Of course, a retailer can be indifferent but for a blogger, those variables are what determine their appeal to advertisers. Serious thought needs to be put into thinking about how the blog can be used to change those variables and this leads to my main suggestion for bloggers seeking income: specialise. There are an awful lot of blogs out there — I have 83 in my RSS feed at the moment, and know there are many more out there — but most of them are basically doing the same thing. Most are quite broad — reviewing a little bit of everything — but a specialist blog attracts a specialist audience, and that is going to have a lot of appeal for advertisers who share that speciality. 

Two types of specialisation strike me as being particularly valuable: brand and geography. Joshua Danley’s blog, The Pelikan’s Perch, is a great example of the first kind. The content for the blog is exclusively Pelikan: product reviews, product announcements, guides, tips, and community-building content. The audience for a blog like this would be overwhelmingly Pelikan aficionados. While this might attract a smaller audience size, I would imagine that the clickthrough rate is much higher than a general review blog and a specialty Pelikan retailer (such as Pelikan Pens UK) would find it far more valuable to sponsor Joshua than a general blog. There are some brands (eg Sailor, TWSBI, Visconti) that are just crying out for a specialist blog.  

Maybelline Tan’s blog, On Fountain Pens, is a good example of a blog that has something of a geographic specialisation. While she currently seems to aim the blog at attracting a global audience and a flavour of local (Singaporean) content, I imagine that this blog has a strong following in Singapore. If she focussed more on delivering content that appealed to that audience, the blog would be far more appealing to local retailers hoping to attract local buyers. The audience size for this would be small, but I imagine the clickthrough and purchase rate would be a lot higher than a generalist review blog. 

Other types of specialisation are possible, but it’s not obvious to me whether they would be as valuable. One example is specialising exclusively in ink, which would draw a lot of appeal from readers who have a strong focus in that area and could appeal to companies like Diamine, J. Herbin, or Noodlers. David Brennan’s blog, Too Many Inks, would be a prime candidate for that. I also suspect that specialising in high-margin products (premium pens) would be quite lucrative to any blogger that could do a good job at inducing one or two purchases per review. The old FP Geeks Youtube channel (now Nibsmith) almost seemed to be headed in this direction before the author, Dan Smith, joined Kenro; it was certainly a factor in my deciding to buy a Montblanc Heritage 1912 and Visconti Divina. I’m not sure whether Dan has much planned for the future, but this is a direction I’d consider if I were him. Matt at The Pen Habit could potentially do well by specialising in this way as well.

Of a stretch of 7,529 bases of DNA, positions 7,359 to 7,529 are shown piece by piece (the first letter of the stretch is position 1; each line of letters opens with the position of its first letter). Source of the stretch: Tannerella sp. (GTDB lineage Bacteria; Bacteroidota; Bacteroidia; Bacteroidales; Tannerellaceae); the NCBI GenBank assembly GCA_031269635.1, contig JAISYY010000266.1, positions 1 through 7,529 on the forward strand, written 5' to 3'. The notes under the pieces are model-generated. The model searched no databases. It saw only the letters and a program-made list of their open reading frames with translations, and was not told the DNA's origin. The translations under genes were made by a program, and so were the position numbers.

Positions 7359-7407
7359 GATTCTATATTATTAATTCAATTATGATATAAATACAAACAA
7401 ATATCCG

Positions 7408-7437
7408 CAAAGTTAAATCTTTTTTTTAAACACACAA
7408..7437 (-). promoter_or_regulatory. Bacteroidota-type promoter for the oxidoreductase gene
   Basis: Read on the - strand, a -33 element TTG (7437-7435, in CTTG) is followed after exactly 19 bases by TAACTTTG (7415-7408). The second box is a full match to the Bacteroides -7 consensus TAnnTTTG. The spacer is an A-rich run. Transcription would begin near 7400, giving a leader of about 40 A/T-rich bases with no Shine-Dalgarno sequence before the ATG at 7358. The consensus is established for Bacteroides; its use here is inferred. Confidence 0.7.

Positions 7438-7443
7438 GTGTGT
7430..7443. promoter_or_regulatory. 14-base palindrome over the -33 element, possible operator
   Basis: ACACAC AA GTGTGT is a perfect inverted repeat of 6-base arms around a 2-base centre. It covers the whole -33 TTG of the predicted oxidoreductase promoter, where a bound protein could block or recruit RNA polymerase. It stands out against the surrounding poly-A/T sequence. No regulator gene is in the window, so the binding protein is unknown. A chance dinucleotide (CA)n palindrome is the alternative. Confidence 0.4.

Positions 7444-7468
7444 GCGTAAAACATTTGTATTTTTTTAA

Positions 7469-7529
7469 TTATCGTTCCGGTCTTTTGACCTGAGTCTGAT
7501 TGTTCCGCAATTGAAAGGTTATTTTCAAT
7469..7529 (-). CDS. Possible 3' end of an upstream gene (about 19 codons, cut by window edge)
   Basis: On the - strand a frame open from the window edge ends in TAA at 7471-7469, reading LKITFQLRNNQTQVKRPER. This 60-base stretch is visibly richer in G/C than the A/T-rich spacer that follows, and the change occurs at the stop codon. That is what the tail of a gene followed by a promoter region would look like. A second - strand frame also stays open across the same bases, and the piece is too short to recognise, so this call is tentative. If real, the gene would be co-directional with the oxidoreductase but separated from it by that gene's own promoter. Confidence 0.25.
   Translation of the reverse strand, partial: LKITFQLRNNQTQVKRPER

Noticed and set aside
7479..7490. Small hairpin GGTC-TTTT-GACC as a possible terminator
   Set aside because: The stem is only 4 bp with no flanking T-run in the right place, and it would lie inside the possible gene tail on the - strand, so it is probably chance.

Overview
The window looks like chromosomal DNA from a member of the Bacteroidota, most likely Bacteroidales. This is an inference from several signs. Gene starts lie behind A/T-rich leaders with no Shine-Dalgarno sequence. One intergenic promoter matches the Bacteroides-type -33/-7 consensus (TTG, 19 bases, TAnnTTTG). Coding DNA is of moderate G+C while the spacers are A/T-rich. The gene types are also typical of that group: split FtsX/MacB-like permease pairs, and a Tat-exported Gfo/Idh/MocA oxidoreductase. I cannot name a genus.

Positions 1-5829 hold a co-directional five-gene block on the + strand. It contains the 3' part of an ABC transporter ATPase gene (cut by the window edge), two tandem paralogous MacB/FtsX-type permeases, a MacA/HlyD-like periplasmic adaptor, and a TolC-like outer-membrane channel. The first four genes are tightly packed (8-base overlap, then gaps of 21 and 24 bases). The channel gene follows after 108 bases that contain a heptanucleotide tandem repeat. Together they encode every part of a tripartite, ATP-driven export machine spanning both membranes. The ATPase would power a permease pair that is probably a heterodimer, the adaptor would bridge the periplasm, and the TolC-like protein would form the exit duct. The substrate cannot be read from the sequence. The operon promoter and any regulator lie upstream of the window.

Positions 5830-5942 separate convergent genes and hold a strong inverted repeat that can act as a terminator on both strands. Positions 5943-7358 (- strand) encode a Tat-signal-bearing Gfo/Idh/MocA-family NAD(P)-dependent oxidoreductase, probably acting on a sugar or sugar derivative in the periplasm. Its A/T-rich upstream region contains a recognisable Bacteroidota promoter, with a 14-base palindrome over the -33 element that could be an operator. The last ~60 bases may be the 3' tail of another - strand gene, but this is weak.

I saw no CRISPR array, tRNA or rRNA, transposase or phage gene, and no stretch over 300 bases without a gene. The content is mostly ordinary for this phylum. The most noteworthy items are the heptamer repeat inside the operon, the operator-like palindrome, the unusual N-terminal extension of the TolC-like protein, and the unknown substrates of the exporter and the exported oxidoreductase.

So while specialisation could definitely lead to a more lucrative income stream, there are a few things that bloggers need to keep in mind: the trade-offs of accepting blog sponsors, the challenges of capturing the benefits that a blogger generates, and the superstar effect. 

First, advertising involves trade-offs. I think the trade-offs of accepting support (product samples or loans) have relatively minor trade-offs, in that readers only really need to gloss over one or two mentions of the retailer and maybe a disclaimer at the end of the post. Things step up a little with sponsorship, as prominent ad placement necessarily diminishes the user experience and the advertiser gets more mentions in posts. Multiple sponsors increases the clutter and further diminishes the user experience — I think most people would agree that it’s nicer to visit the Pen Addict’s site, with two sidebar ads and the occasional sponsored post, than a site like SBRE Brown, which is seriously cluttered with advertising and features imploring users to subscribe or share posts. It also means bloggers will feel increased pressure to keep up their audience rates, which means more frequent posting and heavier promotion through social media. I also suspect the pressure and stress of managing an income stream ruins some of the fun that can be had from blogging. 

Second, the lack of advertising from major brands and distributors seriously limits the market. If I see a nice Visconti in a review that’s sponsored by Appelboom, I might end up buying the pen — but I’d probably get it from Couronne du Comte, with whom I have a great relationship. There’s no reason for me to buy it from an unknown vendor. Even though the blogger has ‘caused’ a sale, that extra margin is not captured by Appelboom and they will not be willing to pay the reviewer for it. On the other hand, if the reviewer is sponsored by Visconti then it doesn’t matter if the purchase is through Couronne or Appelboom — the brand is capturing the benefits either way, and the reviewer would be compensated for this. 

Personally, I think it makes a lot more sense for brands and distributors to support blog reviews than retailers, but I’m not aware of any who do this. This may be because it’s relatively easy for retailers to track visits from a particular reviewer or to see how many users buy with a review-specific discount code. For brands, sales can go through dozens of retailers and it’s much harder for them to track which sales were generated from a particular blog. It might also be because most brands in the FP market are still adapting (slowly) to the growth of the online community and haven’t recognised the opportunity in supporting blogs yet. My hope is that a certain brand that is reasonably savvy (Pelikan) might recognise a certain blog that could be hugely beneficial to them (The Pelikan’s Perch) and we may see this mindset start to change in the future.